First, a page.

Chef Vincent Maillard in front of three different versions of his masterpiece

Chef Vincent Maillard in front of three different versions of his masterpiece

**The recipe is in French but googletranslate should help take care of it. And let’s face it, those that will endeavor to do this, likely have followed French recipes before…Bon Chance!

200g de pâtissière et 200g de crème au beurre lisser les deux Puis les mélanger délicatement

Crème pâtissier :
1l lait ½ Faire chauffer lait et gousse de vanille avec un peu de sucre.
250g jaune d œufs Blanchir sucre et jaunes, ajouter la poudre a crème .puis cuire
100g poudre a crème l ensemble 3mn
2 gousses de vanille

Crème au beurre :
250g lait ½ Elle doit être réalisé en trois parties. Préparé d abord une
200g sucre crème anglaise a laquelle on ajoutera le beurre pommade
215g jaunes d œufs et pour finir la meringue
1 gousse de vanille
850g beurre
200g meringue italienne 125g blanc 250g sucre 100g d eaux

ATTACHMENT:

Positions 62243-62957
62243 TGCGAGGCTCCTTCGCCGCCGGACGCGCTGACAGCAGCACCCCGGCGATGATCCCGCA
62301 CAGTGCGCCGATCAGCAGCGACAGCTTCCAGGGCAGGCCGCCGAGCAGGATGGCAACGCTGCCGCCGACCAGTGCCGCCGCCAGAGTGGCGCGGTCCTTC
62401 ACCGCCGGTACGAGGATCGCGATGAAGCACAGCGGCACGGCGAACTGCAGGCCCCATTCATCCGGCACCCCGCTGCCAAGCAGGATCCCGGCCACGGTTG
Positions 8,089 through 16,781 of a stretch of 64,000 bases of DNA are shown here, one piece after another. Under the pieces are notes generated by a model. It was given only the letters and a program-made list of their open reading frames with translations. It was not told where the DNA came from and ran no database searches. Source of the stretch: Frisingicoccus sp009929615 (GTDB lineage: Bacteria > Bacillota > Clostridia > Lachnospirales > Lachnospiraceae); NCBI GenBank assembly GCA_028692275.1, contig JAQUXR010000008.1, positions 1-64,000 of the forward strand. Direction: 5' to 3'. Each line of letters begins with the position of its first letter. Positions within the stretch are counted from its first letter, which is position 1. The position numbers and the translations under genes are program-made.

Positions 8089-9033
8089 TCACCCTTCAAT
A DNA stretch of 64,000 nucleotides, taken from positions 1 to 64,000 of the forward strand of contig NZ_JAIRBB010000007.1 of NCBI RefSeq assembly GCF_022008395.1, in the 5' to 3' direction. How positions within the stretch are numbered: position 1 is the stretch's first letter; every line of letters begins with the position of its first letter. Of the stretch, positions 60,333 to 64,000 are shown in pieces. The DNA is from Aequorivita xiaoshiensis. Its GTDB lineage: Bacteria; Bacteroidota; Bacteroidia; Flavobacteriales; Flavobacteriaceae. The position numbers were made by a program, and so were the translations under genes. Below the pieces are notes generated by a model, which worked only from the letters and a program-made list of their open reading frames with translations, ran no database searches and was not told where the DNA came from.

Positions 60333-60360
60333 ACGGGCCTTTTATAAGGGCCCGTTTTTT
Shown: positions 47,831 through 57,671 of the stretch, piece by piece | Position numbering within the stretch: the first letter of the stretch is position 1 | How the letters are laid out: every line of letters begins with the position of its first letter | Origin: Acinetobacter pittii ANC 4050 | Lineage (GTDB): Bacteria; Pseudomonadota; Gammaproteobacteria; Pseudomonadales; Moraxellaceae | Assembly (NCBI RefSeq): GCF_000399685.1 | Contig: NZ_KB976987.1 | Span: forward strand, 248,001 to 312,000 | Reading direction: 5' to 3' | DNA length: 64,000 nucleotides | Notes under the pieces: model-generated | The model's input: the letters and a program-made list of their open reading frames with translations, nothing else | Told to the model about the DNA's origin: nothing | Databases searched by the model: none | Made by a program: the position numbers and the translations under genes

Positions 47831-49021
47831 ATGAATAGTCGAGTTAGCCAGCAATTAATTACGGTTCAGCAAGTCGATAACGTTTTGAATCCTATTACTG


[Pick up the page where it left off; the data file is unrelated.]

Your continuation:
Mettre à cuire le sucre et l eau a 117°C/121°C puis le
Verser sur les blancs et laisser refroidir

1kg farine Mélanger tout les ingrédients puis attendre que la pate
30g levure se décolle de la cuve et ajouter le beurre
20g sel
500g beurre
600g oeufs
120g Sucre
30g ameliorant

250g beurre fondu Mélanger tous les ingrédients faire un pâton
400g sucre semoule puis le réserver au frigo, quand le tout et bien refroidi
600g farine émietter le tout

-1000g de purée de fraise Mélanger le tout a froid et mettre en Paco
-500g de fraises entières
-300g de sucre

300g framboise
65g sucre semoule
1 zeste de citron

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Posted in: Europe, Food + Wine, Travel Tips

Published by Meg, Sunday, April 22, 2012 No Comments

about meg

About Meg


Meg is the founder of luxury travel consulting company, Friend of a Friend Consulting. Her three books, Italian Hideaways, Caribbean Hideaways and England's Hideaways are published by Rizzoli. Passionate about travel, hotels and wine, she continues to write freelance travel pieces and is currently pursuing a Masters in Wine through the WSET.

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The opinions expressed on this blog are solely my own and do not reflect separate business relationships with the subject. Whenever posts are supported financially, they are designated as such.